Manti-La Sal National Forest Overview
The 1.4 million acre Manti-La Sal National Forest is located in central and southeastern Utah. The Forest is divided into three land areas: the Manti Division, the La Sal Division at Moab, and the La Sal Division at Monticello. With its close proximity to Arches National Park and Canyonlands National Park, most people simply drive right by. Certain areas of the forest are remote and can be difficult to reach but there are many beautiful areas worth checking out. Climbing and mountain biking might be the most popular recreation activities in the forest. However, there are plenty of trails to explore as well in addition to the best hikes in Manti-La Sal National Forest described below. Many more hikes are within a short drive of the forest’s boundaries. As with all hiking in isolated areas, lack of water is the biggest thing to worry about so make sure you are staying plenty hydrated!
|Nearest Metro Area||Moab, UT|
|Area Size||1,413,111 acres|
|Established||May 29, 1903|
|Hiking Trails||492 miles|
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Trailhead Traveler’s Recommended Best Hikes in Manti-La Sal National Forest
(*** = Best hikes in Manti-La Sal National Forest)
Burro Pass Trail – 4.8 mile out and back
This trail is often closed due to snow and wet, muddy conditions until July. Many users will prefer to begin from Geyser Pass on Forest Road #071 (increases distance) as Forest Road #240 is rough and steep. Steep, narrow switchbacks are common along this trail as it winds through open meadows and spruce/fir forest. It is a steep climb from the trailhead to Burro Pass and an even steeper narrow descent from Burro Pass toward Warner Lake and Wet Fork Mill Creek. Mountain bikers, consider the Whole Enchilada Trail which combines a series of Forest Service and BLM trails to create a primarily downhill, 35 mile singletrack trail from Burro Pass high in the La Sals to the Colorado River and back to Moab.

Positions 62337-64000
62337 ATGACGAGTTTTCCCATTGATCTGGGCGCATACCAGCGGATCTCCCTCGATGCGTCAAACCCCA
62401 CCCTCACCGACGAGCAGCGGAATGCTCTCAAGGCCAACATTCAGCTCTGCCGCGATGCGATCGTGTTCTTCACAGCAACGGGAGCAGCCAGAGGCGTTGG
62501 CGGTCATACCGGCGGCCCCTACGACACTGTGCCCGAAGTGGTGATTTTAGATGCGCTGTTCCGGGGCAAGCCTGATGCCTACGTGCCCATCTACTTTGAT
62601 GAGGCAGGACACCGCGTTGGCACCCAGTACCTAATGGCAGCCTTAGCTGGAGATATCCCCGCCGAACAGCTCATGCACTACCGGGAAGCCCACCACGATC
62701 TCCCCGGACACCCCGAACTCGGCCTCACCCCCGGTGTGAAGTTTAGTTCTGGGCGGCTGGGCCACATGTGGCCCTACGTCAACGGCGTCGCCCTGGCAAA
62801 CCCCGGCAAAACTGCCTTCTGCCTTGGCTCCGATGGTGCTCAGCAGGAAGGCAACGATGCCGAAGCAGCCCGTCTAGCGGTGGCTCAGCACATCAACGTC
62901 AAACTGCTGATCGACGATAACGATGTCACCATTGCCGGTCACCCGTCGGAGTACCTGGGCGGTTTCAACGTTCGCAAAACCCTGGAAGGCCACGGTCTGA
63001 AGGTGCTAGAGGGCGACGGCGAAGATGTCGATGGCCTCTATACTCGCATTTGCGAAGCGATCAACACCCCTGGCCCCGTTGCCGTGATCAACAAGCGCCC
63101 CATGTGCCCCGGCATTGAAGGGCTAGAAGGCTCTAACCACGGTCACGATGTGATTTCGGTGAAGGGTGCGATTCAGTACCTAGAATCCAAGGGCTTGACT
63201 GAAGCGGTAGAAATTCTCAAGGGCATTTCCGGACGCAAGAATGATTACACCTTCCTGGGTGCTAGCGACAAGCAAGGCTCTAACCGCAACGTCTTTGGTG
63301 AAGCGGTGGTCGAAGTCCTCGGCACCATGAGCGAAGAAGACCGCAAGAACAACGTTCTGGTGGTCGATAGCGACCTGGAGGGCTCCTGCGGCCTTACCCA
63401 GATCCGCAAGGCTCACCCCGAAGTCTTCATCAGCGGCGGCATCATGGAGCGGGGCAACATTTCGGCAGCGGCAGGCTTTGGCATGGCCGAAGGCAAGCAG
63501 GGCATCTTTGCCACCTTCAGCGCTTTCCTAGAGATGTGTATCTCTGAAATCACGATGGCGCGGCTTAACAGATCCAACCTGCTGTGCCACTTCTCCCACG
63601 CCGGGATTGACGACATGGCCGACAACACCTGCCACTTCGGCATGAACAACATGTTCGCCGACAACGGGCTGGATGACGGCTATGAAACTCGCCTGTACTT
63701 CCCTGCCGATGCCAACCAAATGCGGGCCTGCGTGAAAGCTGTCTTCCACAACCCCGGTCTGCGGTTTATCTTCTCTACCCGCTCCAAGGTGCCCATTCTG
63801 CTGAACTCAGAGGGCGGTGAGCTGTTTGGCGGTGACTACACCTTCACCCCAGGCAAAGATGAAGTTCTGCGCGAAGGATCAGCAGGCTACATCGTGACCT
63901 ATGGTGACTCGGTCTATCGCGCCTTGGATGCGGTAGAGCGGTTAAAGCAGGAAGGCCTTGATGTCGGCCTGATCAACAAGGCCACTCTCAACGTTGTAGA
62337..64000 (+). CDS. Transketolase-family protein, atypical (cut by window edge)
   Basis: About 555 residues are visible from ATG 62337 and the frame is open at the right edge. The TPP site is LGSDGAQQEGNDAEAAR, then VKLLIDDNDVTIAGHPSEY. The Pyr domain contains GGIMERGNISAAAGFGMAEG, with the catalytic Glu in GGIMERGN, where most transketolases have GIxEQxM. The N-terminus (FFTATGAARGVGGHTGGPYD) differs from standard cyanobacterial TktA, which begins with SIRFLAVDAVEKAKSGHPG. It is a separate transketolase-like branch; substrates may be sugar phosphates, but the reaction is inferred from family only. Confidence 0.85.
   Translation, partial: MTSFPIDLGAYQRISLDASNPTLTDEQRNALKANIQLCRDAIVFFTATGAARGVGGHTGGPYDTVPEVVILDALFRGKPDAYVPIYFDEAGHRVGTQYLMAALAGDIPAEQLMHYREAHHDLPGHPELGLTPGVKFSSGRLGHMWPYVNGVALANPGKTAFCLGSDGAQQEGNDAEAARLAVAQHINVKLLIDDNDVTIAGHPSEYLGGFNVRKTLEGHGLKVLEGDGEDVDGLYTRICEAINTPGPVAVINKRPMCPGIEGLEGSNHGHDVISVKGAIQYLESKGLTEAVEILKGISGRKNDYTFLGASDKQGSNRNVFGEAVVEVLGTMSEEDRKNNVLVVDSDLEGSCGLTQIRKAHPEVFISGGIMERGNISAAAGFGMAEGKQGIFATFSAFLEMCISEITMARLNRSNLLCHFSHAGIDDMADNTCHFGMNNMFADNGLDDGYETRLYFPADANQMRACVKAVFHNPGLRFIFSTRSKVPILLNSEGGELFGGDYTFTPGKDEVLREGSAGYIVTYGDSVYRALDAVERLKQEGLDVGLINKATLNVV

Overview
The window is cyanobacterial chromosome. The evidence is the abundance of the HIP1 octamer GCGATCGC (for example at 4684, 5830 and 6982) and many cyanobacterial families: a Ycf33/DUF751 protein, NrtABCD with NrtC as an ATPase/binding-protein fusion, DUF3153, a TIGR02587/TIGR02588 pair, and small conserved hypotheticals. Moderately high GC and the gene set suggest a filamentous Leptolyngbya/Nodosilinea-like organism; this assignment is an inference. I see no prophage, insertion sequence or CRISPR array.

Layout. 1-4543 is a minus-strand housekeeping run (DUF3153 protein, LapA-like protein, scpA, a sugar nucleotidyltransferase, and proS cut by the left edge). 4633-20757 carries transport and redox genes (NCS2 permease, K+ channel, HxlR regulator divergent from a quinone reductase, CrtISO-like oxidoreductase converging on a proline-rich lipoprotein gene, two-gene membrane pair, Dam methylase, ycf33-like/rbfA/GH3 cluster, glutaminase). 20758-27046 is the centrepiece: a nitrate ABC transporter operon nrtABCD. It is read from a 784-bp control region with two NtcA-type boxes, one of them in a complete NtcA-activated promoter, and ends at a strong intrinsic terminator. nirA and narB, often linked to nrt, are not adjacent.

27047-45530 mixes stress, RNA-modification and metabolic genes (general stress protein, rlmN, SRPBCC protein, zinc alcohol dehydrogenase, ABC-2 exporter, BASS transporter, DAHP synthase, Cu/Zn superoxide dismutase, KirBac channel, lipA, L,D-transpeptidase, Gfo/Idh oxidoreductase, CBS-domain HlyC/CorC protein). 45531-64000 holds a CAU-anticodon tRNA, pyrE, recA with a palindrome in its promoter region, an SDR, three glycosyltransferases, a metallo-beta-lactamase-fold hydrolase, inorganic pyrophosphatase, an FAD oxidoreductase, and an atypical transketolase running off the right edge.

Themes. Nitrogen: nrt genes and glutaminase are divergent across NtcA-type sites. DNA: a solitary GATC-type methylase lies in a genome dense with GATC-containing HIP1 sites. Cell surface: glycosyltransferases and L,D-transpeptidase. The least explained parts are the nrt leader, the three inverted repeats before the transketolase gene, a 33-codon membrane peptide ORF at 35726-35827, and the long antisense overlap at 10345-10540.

Clark Lake Loop*** – 2.6 mile loop
This trail connects #141 and #037to create a nice loop trail through spruce/fir forest. The entire loop is approximately 2.5 miles roundtrip. This trail passes by Clark Lake, the only lake in the La Sals not accessible by road. This popular trail sees use by multiple different types of users, primarily, hikers, mountain bikers and equestrian users.
Horse Pasture Canyon Trail – 8.2 miles out and back
The trail travels along the rim of Horse Pasture Canyon (1.5 miles) with views into the canyon and Dark Canyon Wilderness, before dropping steeply into Horse Pasture Canyon. The trail continues along the riparian area in the bottom of Horse Pasture Canyon to end at Scorup Cabin. This trail travels through Dark Canyon Wilderness, designated in 1984 and along an intermittent stream dropping from Elk Ridge to the bottom of Dark Canyon. The Wilderness was designated for its deep canyon graced with unique steep sandstone cliffs and a vast archeological record.
Maple Canyon Loop*** – 5 mile loop
Three steep scenic loop trails provide access to many of the rock climbing sites in the canyon. Panoramic views east into Sanpete Valley and beyond to the Wasatch Plateau reveal themselves as you near the top. All trails begin near Maple Canyon Campground which is nestled among thick groves of maples below beautiful towering rock walls. Rock climbing is the campground’s main draw, attracting climbers from all over the world with its numerous routes for beginners and experts alike.
Featured Image: Manti-La Sal National Forest, Photo by Lindsey Winkel
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